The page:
61

Is it a bad idea to use printStackTrace() in Android Exceptions like this?

} catch (Exception e) {
    e.printStackTrace();
}

5 Answers 5

50

I believe this is what you need:

catch (Exception e) {
     Log.e(TAG,Log.getStackTraceString(e)); 
}
5
  • 49
    Nope. What the OP needs is Log.e(TAG, "Explanation of what was being attempted when the exception was thrown", e). Note the third parameter. Log.e(String,String,Throwable) gets the stacktrace string from the Throwable for you. Use the message parameter for something meaningful.
    – spaaarky21
    Commented Jun 20, 2014 at 23:27
  • @spaaarky21 You should make that an answer.
    – AndreKR
    Commented May 5, 2016 at 3:22
  • 3
    @AndreKR Someone already did. :) And I upvoted it. I just wanted to point out that this answer is promoting a bad practice, since it's rated so highly compared to correct answers.
    – spaaarky21
    Commented May 5, 2016 at 16:54
  • @spaaarky21 I learned from your answer that I can pass an Exception to android.util.Log.e(). I didn't learn that from any of the other answers. (I didn't click the link in Nailuj's answer.)
    – AndreKR
    Commented May 5, 2016 at 16:56
  • @AndreKR Thanks. And good point. I was referring to Ryan's answer but now that I look again, I see that it's using Log in an unusual way – using a Log instance (I assume?) and passing the level in as a parameter. I added an answer.
    – spaaarky21
    Commented May 5, 2016 at 18:09
46

Yes, it is a bad idea. You should instead use Android's built-in log class specifically designed for these purposes: http://developer.android.com/reference/android/util/Log.html

It gives you options to log debug messages, warnings, errors etc.

Logging errors with:

Log.e(TAG, "message", e) where the message can be an explanation of what was being attempted when the exception was thrown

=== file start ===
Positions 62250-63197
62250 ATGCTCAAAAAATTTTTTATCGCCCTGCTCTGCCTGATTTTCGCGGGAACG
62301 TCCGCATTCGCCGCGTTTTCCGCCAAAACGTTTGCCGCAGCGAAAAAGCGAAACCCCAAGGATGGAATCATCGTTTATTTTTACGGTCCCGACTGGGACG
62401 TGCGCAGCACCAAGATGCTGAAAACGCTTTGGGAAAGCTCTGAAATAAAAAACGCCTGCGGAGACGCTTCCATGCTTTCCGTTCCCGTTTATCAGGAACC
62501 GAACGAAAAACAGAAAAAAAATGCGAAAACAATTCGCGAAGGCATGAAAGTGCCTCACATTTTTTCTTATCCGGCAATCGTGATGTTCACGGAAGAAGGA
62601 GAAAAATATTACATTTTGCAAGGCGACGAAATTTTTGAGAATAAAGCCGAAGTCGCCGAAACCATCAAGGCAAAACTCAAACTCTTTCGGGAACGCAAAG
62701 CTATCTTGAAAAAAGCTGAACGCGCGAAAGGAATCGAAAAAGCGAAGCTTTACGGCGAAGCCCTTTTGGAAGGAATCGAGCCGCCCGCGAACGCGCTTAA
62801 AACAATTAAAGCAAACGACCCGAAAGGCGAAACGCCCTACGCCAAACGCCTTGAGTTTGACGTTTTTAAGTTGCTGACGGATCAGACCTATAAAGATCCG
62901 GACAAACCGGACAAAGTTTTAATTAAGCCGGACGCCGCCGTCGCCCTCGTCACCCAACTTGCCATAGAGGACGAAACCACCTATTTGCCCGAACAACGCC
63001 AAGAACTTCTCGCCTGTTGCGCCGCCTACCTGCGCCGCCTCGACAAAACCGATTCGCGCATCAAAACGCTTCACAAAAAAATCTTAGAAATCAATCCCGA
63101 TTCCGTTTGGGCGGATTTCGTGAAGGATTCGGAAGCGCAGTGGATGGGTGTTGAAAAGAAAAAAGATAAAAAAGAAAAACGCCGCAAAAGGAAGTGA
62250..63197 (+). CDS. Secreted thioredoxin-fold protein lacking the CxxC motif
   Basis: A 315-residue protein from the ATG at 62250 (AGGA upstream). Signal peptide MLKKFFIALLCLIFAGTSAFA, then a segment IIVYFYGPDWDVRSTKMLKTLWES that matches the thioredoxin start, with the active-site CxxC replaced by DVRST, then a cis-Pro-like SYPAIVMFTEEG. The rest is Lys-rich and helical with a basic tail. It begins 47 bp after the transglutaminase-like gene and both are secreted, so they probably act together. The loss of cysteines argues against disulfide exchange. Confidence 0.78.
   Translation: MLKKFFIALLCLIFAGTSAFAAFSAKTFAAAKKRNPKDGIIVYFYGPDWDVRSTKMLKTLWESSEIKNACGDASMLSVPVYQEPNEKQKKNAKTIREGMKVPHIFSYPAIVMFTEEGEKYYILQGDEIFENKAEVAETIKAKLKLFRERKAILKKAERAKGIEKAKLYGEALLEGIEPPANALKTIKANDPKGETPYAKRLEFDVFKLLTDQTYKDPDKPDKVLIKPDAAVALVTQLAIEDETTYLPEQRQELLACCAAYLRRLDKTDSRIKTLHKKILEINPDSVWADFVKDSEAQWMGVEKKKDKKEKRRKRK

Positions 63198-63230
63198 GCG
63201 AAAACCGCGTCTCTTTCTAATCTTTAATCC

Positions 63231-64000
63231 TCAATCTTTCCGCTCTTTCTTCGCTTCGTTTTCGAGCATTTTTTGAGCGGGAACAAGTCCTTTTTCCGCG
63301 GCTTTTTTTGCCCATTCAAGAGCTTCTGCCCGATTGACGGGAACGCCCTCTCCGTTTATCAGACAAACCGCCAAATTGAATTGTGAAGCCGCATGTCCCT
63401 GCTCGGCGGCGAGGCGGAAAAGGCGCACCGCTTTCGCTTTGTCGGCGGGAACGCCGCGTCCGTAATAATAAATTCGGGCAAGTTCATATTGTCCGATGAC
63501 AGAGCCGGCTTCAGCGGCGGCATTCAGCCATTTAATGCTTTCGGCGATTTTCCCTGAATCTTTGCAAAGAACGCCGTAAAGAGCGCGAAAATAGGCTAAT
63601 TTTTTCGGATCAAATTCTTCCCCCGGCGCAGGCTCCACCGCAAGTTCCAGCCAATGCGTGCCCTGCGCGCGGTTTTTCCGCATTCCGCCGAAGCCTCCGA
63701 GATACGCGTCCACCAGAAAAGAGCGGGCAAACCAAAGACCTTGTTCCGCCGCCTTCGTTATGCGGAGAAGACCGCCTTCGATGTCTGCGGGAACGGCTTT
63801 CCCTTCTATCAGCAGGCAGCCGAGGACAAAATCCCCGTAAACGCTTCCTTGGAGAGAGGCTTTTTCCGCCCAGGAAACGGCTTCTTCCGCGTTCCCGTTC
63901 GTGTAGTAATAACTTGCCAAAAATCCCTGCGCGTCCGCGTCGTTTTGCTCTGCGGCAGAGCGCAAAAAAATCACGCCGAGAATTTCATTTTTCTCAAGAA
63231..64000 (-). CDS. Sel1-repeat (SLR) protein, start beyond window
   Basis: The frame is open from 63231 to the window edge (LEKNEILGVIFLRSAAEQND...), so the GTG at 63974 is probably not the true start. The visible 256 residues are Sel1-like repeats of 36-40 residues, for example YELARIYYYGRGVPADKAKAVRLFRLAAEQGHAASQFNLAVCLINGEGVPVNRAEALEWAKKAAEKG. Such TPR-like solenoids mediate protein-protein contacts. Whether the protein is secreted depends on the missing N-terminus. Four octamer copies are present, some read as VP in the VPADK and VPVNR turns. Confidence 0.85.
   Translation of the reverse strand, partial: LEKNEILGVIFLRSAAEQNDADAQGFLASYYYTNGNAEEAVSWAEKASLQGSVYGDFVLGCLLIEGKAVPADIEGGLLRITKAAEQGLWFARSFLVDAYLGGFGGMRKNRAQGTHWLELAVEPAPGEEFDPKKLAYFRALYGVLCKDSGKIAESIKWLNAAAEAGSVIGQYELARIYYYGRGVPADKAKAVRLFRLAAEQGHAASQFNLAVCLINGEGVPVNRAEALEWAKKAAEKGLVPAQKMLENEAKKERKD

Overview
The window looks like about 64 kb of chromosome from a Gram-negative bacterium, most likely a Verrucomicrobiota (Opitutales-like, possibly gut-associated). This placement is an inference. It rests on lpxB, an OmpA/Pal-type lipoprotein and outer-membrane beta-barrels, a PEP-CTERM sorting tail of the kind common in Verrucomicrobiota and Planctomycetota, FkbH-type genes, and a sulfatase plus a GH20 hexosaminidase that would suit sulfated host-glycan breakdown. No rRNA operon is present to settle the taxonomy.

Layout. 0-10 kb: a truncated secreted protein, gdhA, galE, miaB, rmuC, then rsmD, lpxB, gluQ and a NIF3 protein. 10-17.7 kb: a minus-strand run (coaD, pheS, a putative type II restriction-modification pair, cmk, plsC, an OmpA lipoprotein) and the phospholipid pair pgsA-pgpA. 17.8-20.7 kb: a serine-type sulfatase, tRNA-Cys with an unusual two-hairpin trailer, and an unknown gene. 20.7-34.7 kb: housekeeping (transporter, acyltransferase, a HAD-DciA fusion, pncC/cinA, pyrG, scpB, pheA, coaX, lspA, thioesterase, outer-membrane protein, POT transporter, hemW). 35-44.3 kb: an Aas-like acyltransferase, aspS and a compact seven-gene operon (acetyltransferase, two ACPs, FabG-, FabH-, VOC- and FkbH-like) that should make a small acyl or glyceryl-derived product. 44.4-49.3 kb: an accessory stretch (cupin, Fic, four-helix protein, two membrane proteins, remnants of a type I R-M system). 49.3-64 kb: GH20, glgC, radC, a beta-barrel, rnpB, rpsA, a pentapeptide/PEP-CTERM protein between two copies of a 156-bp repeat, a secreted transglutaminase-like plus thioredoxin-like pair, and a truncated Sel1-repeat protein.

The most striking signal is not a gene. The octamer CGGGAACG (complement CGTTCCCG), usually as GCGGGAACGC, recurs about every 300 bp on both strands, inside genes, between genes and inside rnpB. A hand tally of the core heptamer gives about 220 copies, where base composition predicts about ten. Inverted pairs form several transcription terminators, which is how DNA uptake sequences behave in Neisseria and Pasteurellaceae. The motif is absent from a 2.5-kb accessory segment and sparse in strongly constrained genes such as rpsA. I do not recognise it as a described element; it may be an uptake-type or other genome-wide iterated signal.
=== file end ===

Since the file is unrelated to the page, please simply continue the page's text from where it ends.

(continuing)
or simply Log.e(TAG, e) if you do not wish to provide any message for context

You can then click on the log console at the bottom while running your code and easily search it using the TAG or log message type as a filter

23

Yes. printStackTrace() is convenient but discouraged, especially on Android where it is visible through logcat but gets logged at an unspecified level and without a proper message. Instead, the proper way to log an exception is...

Log.e(TAG, "Explanation of what was being attempted", e);

Note that the exception is used as a third parameter, not appended to the message parameter. Log handles the details for you – printing your message (which gives the context of what you were trying to do in your code) and the Exception's message, as well as its stack trace.

9

The question is: is useful at all print to the stack trace in an Andriod application context? Will the standard output be visible at runtime? Will somebody care about it?

My point is that, if nobody is going to check the standard output and care to debug the error, the call to this method is dead code, and composing the stacktrace message is a worthless expense. If you need it only for debugging at development, you could set an accesible global constant, and check it at runtime:

} catch (Exception e) {
   if(com.foo.MyEnvironmentConstants.isDebugging()) {
      e.printStackTrace();
   } //else do noting
}
9

I would avoid using printStackTrace(), use a logging system and its support of exceptions.

log.log(Level.SEVERE, "Uncaught exception", e);

So if you want to change how logging is handled it's much easier.

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